There are also other future means to generate power in production (like a new form of plasma-breaker, fusion power (as mentioned above)). However, the first is still in the research phase and the second is under scrunity for a long time, because there hasn't been any progress.

So, we are left with few choice and all have negative side-effects.
To use regenerating power plants like water/solar/wind etc. will slow down the econmy, will produce many bird-kills and devastate huge countrysides (because of the number of plants necessary).

The use of nuclear power will have only small sites, no CO2-output and much needed energy. However, it will have toxic waste as a by-product.

Coal power is also small in size, generally has a high output, but it will emit CO2 (which is called a greenhouse gas (because of its reflective component that can increase temperatures).

So, if you want the environmentally friendliest energy source: Use Nuclear power.

2:10 AM  
Blogger Max said...

On Nuclear fusion and Nuclear waste:

Nuclear fission will most likely not be around for another 100 years (if ever). The research goes on for almost 50 years now, with no progress and ever more problems.

It is true that several nations are working with top specialists on this problem, but they are no closer to a solution than many years ago.
The problem lies in the magnetic field and the amount of energy necessary to generate the magnetic field. The Fusion of H and O cores in a donut-shaped facility is an enormous process (which actually works naturally on the sun) and similiar research can be found at the CERN centre at the border between Swiss and France.

On nuclear waste, salt caves are the best hiding place and are safer than safe. I have been visiting nuclear power plants and the storage facilities twice (due to my uncle working at a nuclear power plant) and they are impressive. More over, the stored material are burnt-out elements that emit alpha-radiation, which is very deadly, but also stoppable by a mere paper-sheet.

2:16 AM  
Blogger Priscillia said...

Thanks Max. That would be an interesting field trip!

Q. What would happen if each household/landlord were responsible for their own energy source?

7:44 AM  
Blogger See Jay run said...

Yes, thank you for the info. Max. I am not clear on some of it though. My question is this: are you saying that fusion technology is perhaps a century away from any worthwhile advancement?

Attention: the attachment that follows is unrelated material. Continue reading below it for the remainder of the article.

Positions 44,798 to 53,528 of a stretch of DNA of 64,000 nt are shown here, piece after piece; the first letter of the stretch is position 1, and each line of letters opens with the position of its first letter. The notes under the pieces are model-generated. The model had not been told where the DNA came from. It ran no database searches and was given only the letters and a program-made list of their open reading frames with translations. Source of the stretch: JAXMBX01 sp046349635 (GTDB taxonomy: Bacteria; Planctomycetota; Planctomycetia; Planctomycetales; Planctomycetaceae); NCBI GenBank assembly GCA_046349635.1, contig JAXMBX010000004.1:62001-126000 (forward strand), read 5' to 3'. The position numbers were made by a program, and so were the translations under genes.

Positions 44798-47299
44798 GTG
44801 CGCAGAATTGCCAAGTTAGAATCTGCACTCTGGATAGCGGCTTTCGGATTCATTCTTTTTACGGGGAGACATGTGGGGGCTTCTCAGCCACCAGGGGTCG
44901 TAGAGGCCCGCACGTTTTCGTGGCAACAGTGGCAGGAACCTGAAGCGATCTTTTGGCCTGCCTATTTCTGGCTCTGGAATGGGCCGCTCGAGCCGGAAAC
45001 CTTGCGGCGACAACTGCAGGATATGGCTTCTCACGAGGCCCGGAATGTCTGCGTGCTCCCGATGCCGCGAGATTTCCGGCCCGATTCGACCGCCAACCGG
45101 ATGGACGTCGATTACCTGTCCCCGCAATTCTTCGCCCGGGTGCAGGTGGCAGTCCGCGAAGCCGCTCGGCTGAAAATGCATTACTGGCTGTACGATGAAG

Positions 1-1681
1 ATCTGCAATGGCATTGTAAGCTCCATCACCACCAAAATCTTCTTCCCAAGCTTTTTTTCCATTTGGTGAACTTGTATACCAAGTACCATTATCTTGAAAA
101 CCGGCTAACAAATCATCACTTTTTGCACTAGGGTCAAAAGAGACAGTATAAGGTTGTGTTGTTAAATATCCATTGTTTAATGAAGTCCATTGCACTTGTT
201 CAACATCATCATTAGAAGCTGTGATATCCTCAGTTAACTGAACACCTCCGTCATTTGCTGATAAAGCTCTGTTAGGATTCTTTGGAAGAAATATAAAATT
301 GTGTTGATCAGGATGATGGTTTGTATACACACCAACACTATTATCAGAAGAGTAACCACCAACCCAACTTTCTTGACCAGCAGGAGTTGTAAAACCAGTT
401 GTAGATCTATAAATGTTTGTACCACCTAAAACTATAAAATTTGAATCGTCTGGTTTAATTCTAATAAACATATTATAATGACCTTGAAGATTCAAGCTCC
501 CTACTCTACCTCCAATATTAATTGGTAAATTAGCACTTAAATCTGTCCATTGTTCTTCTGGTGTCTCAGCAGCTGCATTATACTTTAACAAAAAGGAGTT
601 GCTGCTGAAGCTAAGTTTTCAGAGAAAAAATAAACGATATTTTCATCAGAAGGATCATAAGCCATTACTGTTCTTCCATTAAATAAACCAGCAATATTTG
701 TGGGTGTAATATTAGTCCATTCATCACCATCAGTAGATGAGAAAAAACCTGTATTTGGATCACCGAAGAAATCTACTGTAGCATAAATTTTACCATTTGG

2:54 PM  
Blogger Max said...

A bit late at the moment here in Europe, but I will try to answer your question.

Yes, Fusion power still (you could say) in its infancy. That's why all the hype from the 70s and 80s has vanished and Fusion power hasn't appeared in the major headlines of science mags.

The problem is that the collusion that would lead to the creation of power needs more power than it gains, so the net is negative.
This is the problem we have with a lot of potential energy sources. They could spend much energy at a very efficient and environmentally friendly level, but to get to the point of net return, the energy necessary is too big.

While the nuclear fusion is easy to accomplish, when it comes to bombs (hydrogenium bomb). It is hard to control.
To utilize a fusion power, you need a controlled environment, or you will have a bomb-like scenario.
To accomplish this, engineers and physicists are capturing atoms in a gravitational web (easily explained ;) ). However, the generation of this web is still very expensive(energy-wise) and to construct a probable neutron source is a design-problem (currentyl discussed in the ITER and IFMIF stage of development).
I could go on about the difficulty to find the right chain-reaction that meets the criteria for nuclear fusion on terra, but this would extend way beyond the point and get technical.
Also, fusion power has one drawback: Tritium, which is an H-Isotope.

And last, but not least, there has been a scientifically disagreement, between Japan and the European states, leading to a leave of Japan. This will be a major know-how loss to the project and most likely slow the progress down again.

So, the estimation of consumer-usable fusion energy is still far, far away.

6:29 PM  

Post a Comment

<< Home